The Pineapple Thief were formed by Bruce Soord in Somerset in 1999.
The quartet have since released 10 studio albums, their most recent being Magnolia, which was released in 2014.
Soord, who released his self-titled solo debut last week, picks the 10 best cuts from the band’s back catalogue.
WE LOVE YOU (Little Man, 2006)
** Bruce:** ”Earlier in our career I loved to write songs with a long, building outro tagged on the end. This is what a lot of rock bands were doing in the early 2000s and this is a classic example of The Pineapple Thief giving it a go. I don’t do this any more, simply because I think there are more interesting ways to build a song. Still, this one still works for me, not to mention the electronic and guitar arrangement of the first section.”
NOTHING AT BEST (Someone Here is Missing, 2010)
“I do enjoy a good pop rock song and this is probably the best one we’ve done. This also shows how we try to fuse rhythmic synth parts into rock music. Not always easily done. But I think it works here and is also great fun to end our live set with.”
**THE ONE YOU LEFT TO DIE (Magnolia, 2014)
**“One of our more recent songs, this hints at the influence minimalist composers have had on my song-writing (see We Subside), especially Steve Reich. I’ve always enjoyed building an atmosphere over a drone and again Andrew Skeet adds to that atmosphere with his strings.”
PART ZERO (Variations on a Dream, 2003)
“This was back in the day when I did everything alone in my home studio. A simple song about the futility of attempting to do something important in one’s life. It seems to have struck a chord with many fans and we still play it live today. Again, this has a bit of an outro with a – whisper it – long guitar solo. But I’ll forgive myself this one…”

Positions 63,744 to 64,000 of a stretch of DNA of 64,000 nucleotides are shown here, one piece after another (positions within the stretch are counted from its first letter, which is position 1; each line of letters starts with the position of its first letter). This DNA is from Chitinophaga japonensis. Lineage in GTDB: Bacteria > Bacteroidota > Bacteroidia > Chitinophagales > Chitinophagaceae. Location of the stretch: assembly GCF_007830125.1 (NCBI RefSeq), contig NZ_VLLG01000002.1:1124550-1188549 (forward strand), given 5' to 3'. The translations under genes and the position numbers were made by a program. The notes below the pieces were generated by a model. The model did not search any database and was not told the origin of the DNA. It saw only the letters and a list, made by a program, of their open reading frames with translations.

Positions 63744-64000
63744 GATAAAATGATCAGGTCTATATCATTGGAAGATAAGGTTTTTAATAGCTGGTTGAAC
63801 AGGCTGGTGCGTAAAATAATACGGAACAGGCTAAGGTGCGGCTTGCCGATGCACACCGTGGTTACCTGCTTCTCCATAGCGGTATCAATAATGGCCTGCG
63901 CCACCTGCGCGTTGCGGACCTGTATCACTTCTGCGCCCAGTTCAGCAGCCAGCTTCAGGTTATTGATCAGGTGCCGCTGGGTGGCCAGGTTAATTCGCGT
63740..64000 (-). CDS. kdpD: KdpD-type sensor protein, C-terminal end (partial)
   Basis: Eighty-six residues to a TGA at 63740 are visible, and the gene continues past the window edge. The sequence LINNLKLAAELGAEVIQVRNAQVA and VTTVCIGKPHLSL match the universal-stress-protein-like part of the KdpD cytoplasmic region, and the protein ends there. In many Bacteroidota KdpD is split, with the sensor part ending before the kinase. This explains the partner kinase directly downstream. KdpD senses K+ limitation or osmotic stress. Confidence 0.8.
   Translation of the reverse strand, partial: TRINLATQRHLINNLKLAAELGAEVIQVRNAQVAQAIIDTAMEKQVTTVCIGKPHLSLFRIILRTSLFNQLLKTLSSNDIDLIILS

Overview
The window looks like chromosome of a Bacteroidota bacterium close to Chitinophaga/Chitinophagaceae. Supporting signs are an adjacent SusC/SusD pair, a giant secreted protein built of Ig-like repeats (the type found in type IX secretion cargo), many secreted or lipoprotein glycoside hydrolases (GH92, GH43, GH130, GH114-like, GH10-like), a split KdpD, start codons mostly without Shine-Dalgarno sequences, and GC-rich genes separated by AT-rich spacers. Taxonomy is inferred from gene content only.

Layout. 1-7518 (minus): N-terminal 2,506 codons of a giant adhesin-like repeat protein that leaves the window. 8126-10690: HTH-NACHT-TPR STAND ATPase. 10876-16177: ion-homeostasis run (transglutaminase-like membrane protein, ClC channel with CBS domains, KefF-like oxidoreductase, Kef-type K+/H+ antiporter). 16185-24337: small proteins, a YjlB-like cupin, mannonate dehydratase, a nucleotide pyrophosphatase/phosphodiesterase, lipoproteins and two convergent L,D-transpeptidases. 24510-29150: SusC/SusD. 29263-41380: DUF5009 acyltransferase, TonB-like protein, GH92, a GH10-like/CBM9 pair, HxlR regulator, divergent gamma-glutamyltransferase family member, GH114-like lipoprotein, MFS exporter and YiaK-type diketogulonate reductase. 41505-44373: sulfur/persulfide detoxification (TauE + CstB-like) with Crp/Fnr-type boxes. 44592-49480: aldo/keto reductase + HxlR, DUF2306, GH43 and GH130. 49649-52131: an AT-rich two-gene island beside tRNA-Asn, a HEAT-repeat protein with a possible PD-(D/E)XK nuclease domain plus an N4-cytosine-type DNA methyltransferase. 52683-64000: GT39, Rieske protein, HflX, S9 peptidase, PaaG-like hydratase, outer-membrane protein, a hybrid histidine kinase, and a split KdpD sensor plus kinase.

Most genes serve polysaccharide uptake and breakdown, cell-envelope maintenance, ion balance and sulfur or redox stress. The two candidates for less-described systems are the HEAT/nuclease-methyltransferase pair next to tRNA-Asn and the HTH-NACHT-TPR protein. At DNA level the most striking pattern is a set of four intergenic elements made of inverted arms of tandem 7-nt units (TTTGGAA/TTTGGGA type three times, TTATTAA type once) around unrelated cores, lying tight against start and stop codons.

**REACHING OUT (All the Wars, 2012)
**“The Pineapple Thief are regarded as a progressive rock band, but we do sit on the fringes of that world. This is a typical example. It’s nearly 10 minutes long and goes through three or four different moods. But it’s not exactly Dream Theater. Still, I’m happy to call it progressive and the chorus still stands out as one of my favourite ever TPT moments.”
**CLAPHAM (10 Stories Down, 2005)
**“I wrote this song while standing on a platform at Clapham Junction station in London, hence the name. It’s a simple song really, but one that still has a fond place in my heart. It was a song about trying to give hope to people around me who had lost all hope.”
**ALONE AT SEA (Magnolia, 2014)
**“I’ve had a soft spot for 7⁄8 over the years and this rockier number is an example, although it does move between 7 and 4 quite a bit. What makes this ‘progressive’ are the various movements the song goes through, ending with a riff rock outro that I thoroughly enjoy playing live. But it is a bit of a naughty indulgence…”
137 (137, 2001)
“This track is from way back towards the beginning of my Pineapple Thief journey. I was still finding my musical feet but this is an example where I threw a bunch of ingredients into a pot and it worked – for me at least. Again it’s progressive and I think, pretty interesting in its arrangements.”
**THE SORRY STATE (Tightly Unwound, 2008)
**“There are loads of tracks off Tightly Unwound I would include here, but I’m choosing this one because my friend Jonas [Renkse, vocalist] from Katatonia had it on his dressing room playlist when I gatecrashed one of their shows a few years back. I hadn’t heard the song since I recorded it and I forgot how simple and catchy the song is. I especially like the guitar break. I try to do ‘guitar solos that aren’t solos’, and this has one of those attempts….”
ALL THE WARS (All the Wars, 2012)
“This is from the ‘acoustic’ wing from the The Pineapple Thief archives but has to be my favourite. It’s incredibly simple really, three chords make up the verse, three chords make up the chorus. What makes it slightly more unusual is that the time signature changes from 4⁄4 to 7⁄8 when it enters the chorus. But hopefully no one ever consciously notices that. This track worked when I wrote it on the acoustic guitar, but it was Andrew Skeet’s string arrangements that really took it to another level.”
Bruce Soord’s self-titled debut album is out now through Kscope. For more information, click here.